Flee from sexual immorality. All other sins a person commits are outside the body, but whoever sins sexually, sins against their own body.
Thoughts for Today:In Proverbs 6:32, Solomon made this observation about sexual immorality: "But a man who commits adultery has no sense; whoever does so destroys himself." Although the consequences of all types of sin are severe, sexual sin has the unique characteristic of being the only that destroys the essence of what makes us who we are.
The Bible teaches that body, soul and spirit are three different components. A simple description would be: The body is our physical presence and corresponds to the five senses (sight, touch, taste, smell and sound). The soul is our personality, and is how we relate to the people around us. And finally, the spirit is our connection to God, which involves the eternal destination of all man-kind. All of these combined is what makes us who we are.
So what is the cost of sexual immorality? Why does it, unlike any other sin, carry such grave consequences? Because whenever we unite immorally with another person a part of our being is compromised. It is forever and irreplaceably lost. (Previously, verse 16: "Do you not know that he who unites himself with a prostitute is one with her in body? For it is said, 'The two will become one flesh.'") In other words, every time we have an immoral sexual encounter, a small part of our very essence is stripped away as we become one with another's flesh, and we are less and less of the person God made us to be.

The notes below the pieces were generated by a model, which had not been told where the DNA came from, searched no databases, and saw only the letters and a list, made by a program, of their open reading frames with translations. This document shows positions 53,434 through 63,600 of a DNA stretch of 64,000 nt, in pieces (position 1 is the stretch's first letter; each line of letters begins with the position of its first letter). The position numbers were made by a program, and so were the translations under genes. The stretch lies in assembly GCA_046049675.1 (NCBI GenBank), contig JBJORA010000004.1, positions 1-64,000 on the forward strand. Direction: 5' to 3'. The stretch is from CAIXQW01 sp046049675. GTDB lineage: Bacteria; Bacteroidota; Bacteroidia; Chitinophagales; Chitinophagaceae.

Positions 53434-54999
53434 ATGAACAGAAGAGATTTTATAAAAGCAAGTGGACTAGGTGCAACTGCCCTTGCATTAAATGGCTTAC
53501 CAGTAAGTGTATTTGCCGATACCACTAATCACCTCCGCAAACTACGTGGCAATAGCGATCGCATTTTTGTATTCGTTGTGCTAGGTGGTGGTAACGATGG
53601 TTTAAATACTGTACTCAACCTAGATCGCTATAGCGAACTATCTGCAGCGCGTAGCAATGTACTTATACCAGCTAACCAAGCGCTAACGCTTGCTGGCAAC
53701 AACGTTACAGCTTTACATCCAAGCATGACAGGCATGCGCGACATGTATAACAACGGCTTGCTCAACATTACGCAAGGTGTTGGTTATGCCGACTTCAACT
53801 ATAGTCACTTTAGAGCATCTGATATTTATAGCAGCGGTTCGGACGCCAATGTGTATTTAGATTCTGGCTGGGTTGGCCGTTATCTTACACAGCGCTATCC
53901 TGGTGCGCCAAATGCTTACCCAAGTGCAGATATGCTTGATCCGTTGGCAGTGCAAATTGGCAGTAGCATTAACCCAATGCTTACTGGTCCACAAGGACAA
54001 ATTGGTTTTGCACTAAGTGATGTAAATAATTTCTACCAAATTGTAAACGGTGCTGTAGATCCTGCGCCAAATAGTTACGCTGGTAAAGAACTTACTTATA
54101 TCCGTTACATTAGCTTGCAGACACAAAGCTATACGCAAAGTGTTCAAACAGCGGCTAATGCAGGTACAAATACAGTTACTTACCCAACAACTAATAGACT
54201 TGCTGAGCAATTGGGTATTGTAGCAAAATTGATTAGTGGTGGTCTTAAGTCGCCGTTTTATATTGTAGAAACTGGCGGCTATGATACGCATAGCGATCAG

Questions to Ponder:So what does Paul teach about how to deal with the temptation of sexual immorality? It's not passive (look but don't act); rather he tells us to be aggressive -- "flee". Get out of there! Run from it and don't look back. All too often I see Christians who place themselves in potentially disastrous positions because they fail to follow Paul's simple instructions. Is there a "Facebook" invitation you need to ignore or deny? Does a "LinkedIn" business contact have questionable motives? Is a neighbor becoming a bit too "friendly"? Paul tells us to flee in all these circumstances. Will you get moving today?